xeni — 2014-06-13T16:07:59-04:00 — #1
spocko — 2014-06-13T16:19:18-04:00 — #2
Gattaca! Gattaca! Gattaca!
funruly — 2014-06-13T16:29:39-04:00 — #3
Khan is already well known in genetics circles as a conservative blogger who publishes provocative views on genetics, race, and reproduction, most recently at the Unz Review, and has also criticized government regulation of DNA testing. Among his most frequent predictions over the last few years: sequencing of fetuses will soon become routine, like it or not. “The future is here, deal with it,” he wrote on his blog in May.
The government (NSA) now knows your child's genetic predispositions and weaknesses, deal with it.
After all, it's just metadata.
engineer — 2014-06-13T17:06:06-04:00 — #4
Could this be used to determine paternity? Currently many cases of false paternity go undetected because unless there is reason to believe the named father and the actual father are different people, a paternity test won't be conducted. But since genomic sequencing has its own benefits, if it becomes a routine part of the delivery process, the data would already be there for easy checking. Shouldn't the child and the named father have the right to know if the biological father is someone different?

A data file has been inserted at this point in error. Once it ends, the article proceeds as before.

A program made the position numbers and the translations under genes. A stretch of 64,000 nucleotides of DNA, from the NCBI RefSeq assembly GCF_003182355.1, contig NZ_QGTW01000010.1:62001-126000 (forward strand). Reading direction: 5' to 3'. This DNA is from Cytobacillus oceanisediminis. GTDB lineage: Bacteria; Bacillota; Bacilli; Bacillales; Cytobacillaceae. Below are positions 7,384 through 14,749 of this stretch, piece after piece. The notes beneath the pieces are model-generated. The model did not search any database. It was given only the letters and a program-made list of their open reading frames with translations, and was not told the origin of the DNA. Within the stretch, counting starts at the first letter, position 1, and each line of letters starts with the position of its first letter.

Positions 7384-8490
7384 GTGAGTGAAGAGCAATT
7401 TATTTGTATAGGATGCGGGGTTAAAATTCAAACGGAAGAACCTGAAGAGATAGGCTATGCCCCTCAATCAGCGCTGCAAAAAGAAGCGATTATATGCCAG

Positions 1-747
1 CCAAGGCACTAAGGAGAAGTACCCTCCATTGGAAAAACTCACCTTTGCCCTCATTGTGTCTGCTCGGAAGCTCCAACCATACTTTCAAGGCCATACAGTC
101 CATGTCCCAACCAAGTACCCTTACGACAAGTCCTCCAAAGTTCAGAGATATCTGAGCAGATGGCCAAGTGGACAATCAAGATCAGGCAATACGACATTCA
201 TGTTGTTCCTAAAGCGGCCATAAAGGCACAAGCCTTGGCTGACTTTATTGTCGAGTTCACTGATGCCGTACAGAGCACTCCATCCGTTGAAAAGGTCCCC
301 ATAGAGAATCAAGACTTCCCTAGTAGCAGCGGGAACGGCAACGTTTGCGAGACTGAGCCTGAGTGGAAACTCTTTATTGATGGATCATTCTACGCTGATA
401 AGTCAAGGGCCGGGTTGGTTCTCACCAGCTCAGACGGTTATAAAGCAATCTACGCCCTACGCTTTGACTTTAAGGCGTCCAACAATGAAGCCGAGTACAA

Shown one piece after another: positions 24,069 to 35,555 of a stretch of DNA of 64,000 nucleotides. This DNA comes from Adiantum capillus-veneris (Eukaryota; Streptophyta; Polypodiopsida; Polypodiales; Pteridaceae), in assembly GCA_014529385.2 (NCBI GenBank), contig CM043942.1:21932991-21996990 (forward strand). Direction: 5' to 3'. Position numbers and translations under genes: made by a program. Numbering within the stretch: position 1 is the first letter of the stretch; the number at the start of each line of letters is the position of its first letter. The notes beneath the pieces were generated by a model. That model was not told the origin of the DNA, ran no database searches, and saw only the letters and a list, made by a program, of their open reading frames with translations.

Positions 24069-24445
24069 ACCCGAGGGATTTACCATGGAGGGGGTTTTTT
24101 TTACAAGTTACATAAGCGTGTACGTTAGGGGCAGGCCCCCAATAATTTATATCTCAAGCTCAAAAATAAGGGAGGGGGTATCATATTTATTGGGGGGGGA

euansmith — 2014-06-13T17:14:01-04:00 — #5
I thought you said you could read his brain electronically?
Yes, but we'd have to get it out first.
It's got to be prepared, diced.
boundegar — 2014-06-13T19:22:33-04:00 — #6
And this child would be known to the ages as the Virginia Dare of this brave new world.,
miasm — 2014-06-14T18:53:12-04:00 — #9
Clenched fist on side of skull is best stress reaction for sure.
xeni — 2014-06-18T16:08:10-04:00 — #10
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